United Liberation Front of Asom (ULFA) UPSC NOTE

 How did the ULFA come into being? 

  • The ULFA is a by-product of the anti-foreigners Assam Agitation that began in 1979 and ended with the signing of the Assam Accord in August 1985. 

  • The fear that the Assamese and other indigenous communities would be pushed out of their own backyard by “illegal immigrants” (people from Bangladesh) one day had triggered the agitation.

  • While social organisations and students’ bodies chose the path of agitation, a group of radicals, including Arabinda Rajkhowa, Anup Chetia, and Paresh Baruah formed the ULFA on April 7, 1979, 

to launch an armed struggle with the objective of establishing a sovereign Assam.

  • The group took a decade to recruit and train its members in Myanmar, China, and Pakistan before striking with a series of abductions and executions. 

  • The government responded in 1990 with an offensive codenamed Operation Bajrang and banned the ULFA. 

  • Assam was declared a disturbed area with the imposition of the Armed Forces (Special Powers) Act.

What were its initial demands of ULFA?

  • Counter-insurgency operations led to the arrest of 1,221 ULFA members in the early 1990s

  • With support from terror groups such as Harkat-ul-Jihad-e-Islami and Pakistan’s Inter-Services Intelligence, the ULFA hardliners set up camps in Bangladesh and Bhutan. 

  • A military offensive by Bhutan in 2003 and the Sheikh Hasina-led Awami League’s return to power in Bangladesh in 2009 saw most of the ULFA members being flushed out from these countries. 

  • In 2005, the ULFA raised hopes of peace when it formed an 11-member People’s Consultative Group only to backtrack and unleash a fresh phase of terror. 

  • After falling in the net of the security forces in India in 2009, the leaders of the Rajkhowa-led faction signed a ceasefire agreement with the Centre in September 2011. 

  • Opposed to talks, Baruah “expelled” Rajkhowa from the ULFA in 2012. 

  • In April 2013, the anti-talks group was renamed ULFA (Independent). 

  • The pro-talks group signed the peace accord 12 years after the agreement to suspend subversive operations.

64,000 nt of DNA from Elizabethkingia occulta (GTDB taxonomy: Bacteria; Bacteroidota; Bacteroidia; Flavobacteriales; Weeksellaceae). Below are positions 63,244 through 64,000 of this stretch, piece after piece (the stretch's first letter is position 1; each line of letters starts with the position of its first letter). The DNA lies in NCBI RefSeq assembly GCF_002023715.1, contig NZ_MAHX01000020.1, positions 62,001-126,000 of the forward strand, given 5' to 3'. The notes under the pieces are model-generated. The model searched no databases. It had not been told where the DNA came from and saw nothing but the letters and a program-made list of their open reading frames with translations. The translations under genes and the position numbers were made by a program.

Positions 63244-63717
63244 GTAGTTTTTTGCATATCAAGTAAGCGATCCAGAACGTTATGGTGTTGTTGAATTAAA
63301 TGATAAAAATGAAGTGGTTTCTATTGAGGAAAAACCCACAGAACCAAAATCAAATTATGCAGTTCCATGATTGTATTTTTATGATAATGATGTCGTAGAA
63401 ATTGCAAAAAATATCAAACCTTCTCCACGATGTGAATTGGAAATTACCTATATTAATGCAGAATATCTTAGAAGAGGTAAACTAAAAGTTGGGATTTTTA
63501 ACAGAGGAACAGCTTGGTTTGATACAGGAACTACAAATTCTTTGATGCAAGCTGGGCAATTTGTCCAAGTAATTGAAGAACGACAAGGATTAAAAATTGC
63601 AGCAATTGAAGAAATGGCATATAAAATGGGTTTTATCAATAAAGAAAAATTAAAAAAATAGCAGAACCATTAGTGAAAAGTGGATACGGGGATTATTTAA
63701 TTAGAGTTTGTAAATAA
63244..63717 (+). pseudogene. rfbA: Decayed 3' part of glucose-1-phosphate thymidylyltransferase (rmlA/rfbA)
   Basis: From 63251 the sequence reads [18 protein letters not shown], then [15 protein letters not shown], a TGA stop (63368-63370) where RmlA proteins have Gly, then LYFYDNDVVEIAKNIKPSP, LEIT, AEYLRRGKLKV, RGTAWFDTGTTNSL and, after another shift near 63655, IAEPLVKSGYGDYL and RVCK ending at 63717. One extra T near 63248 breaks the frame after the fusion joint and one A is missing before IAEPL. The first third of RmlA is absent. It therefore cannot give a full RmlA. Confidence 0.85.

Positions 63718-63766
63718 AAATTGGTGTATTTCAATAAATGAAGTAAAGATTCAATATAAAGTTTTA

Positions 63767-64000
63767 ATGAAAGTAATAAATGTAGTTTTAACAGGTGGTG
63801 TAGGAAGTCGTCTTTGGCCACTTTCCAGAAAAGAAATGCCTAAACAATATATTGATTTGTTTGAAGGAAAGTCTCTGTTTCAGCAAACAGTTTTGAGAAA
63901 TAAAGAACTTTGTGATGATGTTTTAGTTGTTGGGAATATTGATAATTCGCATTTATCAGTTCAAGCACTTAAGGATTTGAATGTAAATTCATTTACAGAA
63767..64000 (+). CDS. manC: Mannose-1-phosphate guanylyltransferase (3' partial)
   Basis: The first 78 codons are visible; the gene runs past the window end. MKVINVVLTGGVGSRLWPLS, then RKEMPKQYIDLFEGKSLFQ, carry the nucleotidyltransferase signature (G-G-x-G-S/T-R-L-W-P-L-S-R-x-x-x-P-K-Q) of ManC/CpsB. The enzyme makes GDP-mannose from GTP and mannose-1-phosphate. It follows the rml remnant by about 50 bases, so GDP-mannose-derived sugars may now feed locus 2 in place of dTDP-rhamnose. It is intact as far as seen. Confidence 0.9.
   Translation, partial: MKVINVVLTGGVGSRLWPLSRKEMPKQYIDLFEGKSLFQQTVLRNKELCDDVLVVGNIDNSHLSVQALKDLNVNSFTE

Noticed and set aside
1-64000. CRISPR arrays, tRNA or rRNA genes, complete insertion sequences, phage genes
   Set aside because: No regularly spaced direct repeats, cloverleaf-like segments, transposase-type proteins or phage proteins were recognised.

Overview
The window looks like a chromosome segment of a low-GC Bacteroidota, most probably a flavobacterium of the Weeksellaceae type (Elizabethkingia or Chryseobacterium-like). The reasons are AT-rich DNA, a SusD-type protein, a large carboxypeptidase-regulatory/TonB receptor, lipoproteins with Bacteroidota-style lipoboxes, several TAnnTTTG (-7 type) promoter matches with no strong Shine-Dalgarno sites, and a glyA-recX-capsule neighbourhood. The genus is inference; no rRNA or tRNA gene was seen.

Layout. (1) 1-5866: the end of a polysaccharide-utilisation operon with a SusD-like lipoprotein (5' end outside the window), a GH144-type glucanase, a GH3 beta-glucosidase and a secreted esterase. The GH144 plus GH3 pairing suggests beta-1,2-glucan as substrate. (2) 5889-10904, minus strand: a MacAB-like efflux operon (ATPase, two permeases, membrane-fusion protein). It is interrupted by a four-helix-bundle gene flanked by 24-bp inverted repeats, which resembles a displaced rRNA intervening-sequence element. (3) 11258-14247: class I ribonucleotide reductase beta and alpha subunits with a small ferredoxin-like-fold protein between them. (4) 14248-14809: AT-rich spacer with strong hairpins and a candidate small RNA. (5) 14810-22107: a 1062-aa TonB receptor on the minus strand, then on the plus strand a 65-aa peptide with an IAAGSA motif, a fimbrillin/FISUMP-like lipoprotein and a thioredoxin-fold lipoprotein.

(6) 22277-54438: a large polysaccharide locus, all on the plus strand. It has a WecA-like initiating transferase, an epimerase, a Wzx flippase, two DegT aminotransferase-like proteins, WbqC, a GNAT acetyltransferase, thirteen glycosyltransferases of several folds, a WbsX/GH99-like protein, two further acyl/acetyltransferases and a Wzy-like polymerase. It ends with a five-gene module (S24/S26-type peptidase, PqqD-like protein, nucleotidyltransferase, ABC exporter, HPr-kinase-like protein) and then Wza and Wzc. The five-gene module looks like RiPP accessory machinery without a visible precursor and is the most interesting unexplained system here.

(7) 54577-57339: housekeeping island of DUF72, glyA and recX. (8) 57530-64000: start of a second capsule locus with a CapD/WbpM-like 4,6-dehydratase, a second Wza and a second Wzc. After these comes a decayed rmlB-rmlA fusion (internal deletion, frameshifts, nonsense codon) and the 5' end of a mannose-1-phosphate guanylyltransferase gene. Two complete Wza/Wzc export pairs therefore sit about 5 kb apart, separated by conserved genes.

How did India respond to the outfit?

  • According to the memorandum of settlement, the ULFA has agreed to renounce violence, disarm, disband the armed organisation, vacate their occupied camps, and participate in peaceful democratic process established by the law.

  • Marking a shift toward non-violence, it aims to ensure the integrity of the country contrary to what the ULFA had initially demanded

  • The Ministry of Home Affairs will make a time-bound programme to fulfil the demands of the outfit and a committee would be formed for its monitoring. 

  • The pact underlines a comprehensive package entailing an investment of ₹1.5 lakh crore for the all-round development of Assam. 

  • The most significant part of the accord is the commitment to address the political demands of the ULFA.

What does the peace settlement with the organisation entail?

  • These include maintaining the territorial integrity of Assam through amicable settlement of boundary disputes with neighbouring States in the Northeast and continuation of the “guidelines and methodology” adopted for the delimitation

exercise conducted in 2023 in future delimitation processes. 

  • The pact envisages ensuring maximum representation for indigenous communities in the 126-member Assam Assembly by keeping non-original inhabitants, primarily migrant Muslims, out. 

  • The 2023 delimitation is said to have made it impossible for non-indigenous communities to contest 106 of these seats.

  • Apart from the legislative safeguard, the pact seeks exemption for Assam from Section 3 of the Citizenship Act of 1955 dealing with people who

have renounced Indian citizenship or whose citizenship has been terminated, to conditionally stop people of one constituency.

  • National Register of Citizens, whose updated complete draft had put 19.06 lakh people out of 3.3 crore applicants on the rejection list.

What are the challenges ahead?

  • After the signing of the accord, the 11th since the BJP came to power in Assam with its regional partners in 2016.

  • The Chief Minister Himanta Biswa Sarma said 90% of extremism in the State was over

  • Conflict specialists say the pact, provided the government shows its intent to implement the clauses, was a step in the right direction but lasting peace would be elusive unless Baruah and some 200 fighters of his ULFA (I) group talk truce.

  • The ULFA (I) operates from hideouts in the Sagaing Division of Myanmar

  • Baruah, believed to be based on the Myanmar-China border, has repeatedly said talks with the “Indian occupational forces.

  • The government cannot discuss sovereignty because “no one in Assam wants to secede from India” but efforts to convince Baruah to come for negotiations would continue.



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Learnerz IAS | Concept oriented UPSC Classes in Malayalam: United Liberation Front of Asom (ULFA) UPSC NOTE
United Liberation Front of Asom (ULFA) UPSC NOTE
Learnerz IAS | Concept oriented UPSC Classes in Malayalam
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